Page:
030907 – Rationality and communication

030907 – Rationality and communication

Following up on Watzlawick, et al., Pragmatics of Human Communication I find that in later discussions by the “communications” community, there is an unspoken assumption that communication has rational motivation.  For example, quoted from Dirk Schouten, “Real Communication with Audiovisual Means”


Habermas divides speech acts (what someone says) into two principal categories.  There are Strategic actions (speech acts which make people do things) and Communicative Actions (speech acts which are designed to arrive at a common understanding of a situation).


Speech acts, according to Habermas contain a propositional and a performative part (like Watzlawick and Austin, he believes that when we say something we also do something.) The propositional part indicates a state of affairs in reality. For example: “The average income of farmers in South America is just 87 dollars per annum”. The performative part implies or indicates how the propositional part needs to be understood (in this case “The speaker thinks this is disgraceful”). In that way one can categorize or question something. An audience can respond: “I think that is disgraceful, too.” Or: “Why do you think it disgraceful?” Or: “I see what you mean, but…”

In fact a speaker, by saying something, not only says something that is true to her, but also says: “I claim the communicative right towards you to have an opinion and to say it to you in this defined situation”. The performative part defines the boundaries of the communicative action. It marks out the (communicative) context of the (propositional) content. It makes clear which relation the speaker wants to make to their audience. As long as the participants are aimed at reaching mutual agreement, a communicative situation is shaped, because the speaker makes three “validity claims” with their speech act:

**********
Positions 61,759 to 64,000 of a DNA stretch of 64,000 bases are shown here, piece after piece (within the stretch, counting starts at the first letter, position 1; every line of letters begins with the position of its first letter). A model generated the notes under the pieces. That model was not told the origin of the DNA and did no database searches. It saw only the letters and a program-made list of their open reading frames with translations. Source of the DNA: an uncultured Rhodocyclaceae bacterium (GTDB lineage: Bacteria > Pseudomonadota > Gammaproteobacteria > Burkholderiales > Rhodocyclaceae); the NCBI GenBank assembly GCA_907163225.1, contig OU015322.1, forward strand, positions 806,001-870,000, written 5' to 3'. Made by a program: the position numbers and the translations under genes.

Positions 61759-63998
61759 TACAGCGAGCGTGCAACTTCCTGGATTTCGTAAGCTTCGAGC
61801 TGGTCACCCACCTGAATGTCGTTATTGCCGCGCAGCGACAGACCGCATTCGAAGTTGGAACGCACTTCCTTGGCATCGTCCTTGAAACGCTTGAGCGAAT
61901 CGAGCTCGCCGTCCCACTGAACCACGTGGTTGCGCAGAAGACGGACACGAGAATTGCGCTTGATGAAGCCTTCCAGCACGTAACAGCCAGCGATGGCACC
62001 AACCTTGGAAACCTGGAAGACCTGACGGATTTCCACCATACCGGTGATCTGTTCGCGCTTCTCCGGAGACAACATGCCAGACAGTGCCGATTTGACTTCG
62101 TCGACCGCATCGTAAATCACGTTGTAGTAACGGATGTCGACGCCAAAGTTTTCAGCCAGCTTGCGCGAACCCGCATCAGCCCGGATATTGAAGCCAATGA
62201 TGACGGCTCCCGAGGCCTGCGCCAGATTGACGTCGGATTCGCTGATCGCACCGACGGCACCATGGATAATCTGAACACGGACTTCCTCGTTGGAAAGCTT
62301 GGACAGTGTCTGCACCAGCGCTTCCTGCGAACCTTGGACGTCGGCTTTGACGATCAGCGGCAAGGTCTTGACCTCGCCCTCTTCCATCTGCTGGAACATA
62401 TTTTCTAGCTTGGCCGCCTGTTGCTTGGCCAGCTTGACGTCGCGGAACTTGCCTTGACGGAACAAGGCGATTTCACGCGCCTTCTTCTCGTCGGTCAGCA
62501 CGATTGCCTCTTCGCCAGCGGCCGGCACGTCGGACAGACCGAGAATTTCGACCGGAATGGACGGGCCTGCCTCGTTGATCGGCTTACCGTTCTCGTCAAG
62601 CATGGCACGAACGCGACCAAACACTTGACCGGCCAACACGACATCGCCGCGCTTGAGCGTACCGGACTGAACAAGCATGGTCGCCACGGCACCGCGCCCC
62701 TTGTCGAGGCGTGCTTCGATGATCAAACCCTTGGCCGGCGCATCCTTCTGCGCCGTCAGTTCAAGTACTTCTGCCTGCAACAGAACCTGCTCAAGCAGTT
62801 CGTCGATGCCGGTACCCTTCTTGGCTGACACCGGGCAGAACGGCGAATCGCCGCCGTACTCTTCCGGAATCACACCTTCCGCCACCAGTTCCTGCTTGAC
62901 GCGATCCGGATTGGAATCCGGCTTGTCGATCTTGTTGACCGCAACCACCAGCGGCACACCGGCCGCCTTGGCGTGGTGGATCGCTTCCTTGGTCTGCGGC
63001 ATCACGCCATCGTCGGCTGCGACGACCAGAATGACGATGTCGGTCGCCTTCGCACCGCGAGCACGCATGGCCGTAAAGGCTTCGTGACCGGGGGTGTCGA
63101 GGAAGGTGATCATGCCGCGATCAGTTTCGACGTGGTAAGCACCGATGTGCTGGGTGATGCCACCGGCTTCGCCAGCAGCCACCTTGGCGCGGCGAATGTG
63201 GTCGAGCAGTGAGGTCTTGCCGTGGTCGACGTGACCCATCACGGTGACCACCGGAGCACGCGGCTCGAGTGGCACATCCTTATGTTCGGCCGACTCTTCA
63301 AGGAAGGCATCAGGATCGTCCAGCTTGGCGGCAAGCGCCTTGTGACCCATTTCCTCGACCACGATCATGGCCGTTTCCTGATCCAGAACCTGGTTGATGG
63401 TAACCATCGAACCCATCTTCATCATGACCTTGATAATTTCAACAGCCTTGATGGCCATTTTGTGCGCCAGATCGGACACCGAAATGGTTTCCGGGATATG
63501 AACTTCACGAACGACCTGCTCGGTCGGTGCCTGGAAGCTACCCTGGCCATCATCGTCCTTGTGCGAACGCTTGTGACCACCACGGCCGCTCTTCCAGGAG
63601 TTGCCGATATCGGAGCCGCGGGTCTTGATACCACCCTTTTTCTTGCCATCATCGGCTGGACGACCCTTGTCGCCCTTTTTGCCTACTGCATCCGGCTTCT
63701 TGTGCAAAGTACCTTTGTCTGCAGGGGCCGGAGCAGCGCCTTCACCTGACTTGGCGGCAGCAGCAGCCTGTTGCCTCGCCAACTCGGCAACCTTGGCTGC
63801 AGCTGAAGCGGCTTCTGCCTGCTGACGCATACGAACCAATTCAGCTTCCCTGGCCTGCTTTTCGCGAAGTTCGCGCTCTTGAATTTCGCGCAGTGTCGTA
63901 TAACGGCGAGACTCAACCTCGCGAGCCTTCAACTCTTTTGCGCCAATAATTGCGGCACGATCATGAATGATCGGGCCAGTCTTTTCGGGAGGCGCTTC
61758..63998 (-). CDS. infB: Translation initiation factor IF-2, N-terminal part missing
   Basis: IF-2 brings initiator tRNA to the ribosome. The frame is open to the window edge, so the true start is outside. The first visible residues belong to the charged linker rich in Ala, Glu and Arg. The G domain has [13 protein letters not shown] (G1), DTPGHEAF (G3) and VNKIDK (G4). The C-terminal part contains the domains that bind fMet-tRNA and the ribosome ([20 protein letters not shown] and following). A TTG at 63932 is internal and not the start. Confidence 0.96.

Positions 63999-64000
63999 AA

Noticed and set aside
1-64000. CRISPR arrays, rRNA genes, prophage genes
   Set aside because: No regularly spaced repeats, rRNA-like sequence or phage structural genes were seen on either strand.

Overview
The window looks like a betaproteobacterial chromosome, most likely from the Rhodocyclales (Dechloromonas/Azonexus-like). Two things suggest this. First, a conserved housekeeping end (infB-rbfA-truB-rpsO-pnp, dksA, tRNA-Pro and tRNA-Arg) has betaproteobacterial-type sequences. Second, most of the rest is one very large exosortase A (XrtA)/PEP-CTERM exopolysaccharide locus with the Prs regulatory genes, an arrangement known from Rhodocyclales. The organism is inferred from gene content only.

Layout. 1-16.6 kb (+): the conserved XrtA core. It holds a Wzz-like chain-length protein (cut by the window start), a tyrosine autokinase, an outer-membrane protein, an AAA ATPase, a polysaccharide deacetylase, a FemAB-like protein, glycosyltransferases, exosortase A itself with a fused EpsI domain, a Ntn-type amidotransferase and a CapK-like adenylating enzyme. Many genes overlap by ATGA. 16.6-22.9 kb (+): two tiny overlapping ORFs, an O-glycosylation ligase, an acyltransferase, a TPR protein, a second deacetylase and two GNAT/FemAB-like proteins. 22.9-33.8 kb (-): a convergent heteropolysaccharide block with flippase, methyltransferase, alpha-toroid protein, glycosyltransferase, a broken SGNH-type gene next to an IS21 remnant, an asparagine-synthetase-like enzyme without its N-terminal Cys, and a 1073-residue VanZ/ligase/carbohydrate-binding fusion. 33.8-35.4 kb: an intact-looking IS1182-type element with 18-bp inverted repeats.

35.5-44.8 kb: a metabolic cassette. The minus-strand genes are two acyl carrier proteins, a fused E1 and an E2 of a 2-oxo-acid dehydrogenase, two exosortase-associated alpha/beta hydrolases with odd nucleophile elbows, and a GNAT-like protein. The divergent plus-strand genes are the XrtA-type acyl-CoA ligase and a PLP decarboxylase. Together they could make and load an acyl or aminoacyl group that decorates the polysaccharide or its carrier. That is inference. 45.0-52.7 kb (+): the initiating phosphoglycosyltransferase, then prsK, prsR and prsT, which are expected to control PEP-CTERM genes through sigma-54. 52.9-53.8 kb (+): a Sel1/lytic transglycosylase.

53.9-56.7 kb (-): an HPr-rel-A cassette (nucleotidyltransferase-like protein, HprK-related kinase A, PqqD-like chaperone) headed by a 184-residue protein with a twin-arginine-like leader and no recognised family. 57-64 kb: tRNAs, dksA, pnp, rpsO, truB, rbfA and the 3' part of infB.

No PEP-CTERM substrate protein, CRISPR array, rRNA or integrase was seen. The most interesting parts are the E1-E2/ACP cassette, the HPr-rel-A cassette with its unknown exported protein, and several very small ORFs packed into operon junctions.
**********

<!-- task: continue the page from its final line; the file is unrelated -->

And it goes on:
1. They claim that they are speaking the truth in the propositional part of the speech act;
2. They claim normative legitimacy concerning the communicative act in a smaller sense (the performative part); and
3. They claim truthfulness/authenticity concerning the intentions and emotions they express.

These validity claims the speaker makes can, in principle, be criticized, although in practice this possibility is often blocked. In communicative action the hearers can (if they wish) demand reasons from the speakers to justify their validity claims.

The problem with this analysis is that the process of originating a communication is one of shaping and selection of behaviors based on internal models and internal states.  The “intention” of behavior is to add a pattern that will move the shape of the current pattern towards a projected pattern which is created by feeding the current pattern and the “intended” behavior into the optimal projection pattern.  Huh?

Let’s try this again.  There is a current pattern of activation.  It is a combination of

existing patterns


patterns created by external receptors, enteroceptors, and proprioceptors


patterns created for and by effectors (motor patterns, behaviors)


modulating influences (generally neurochemicals)

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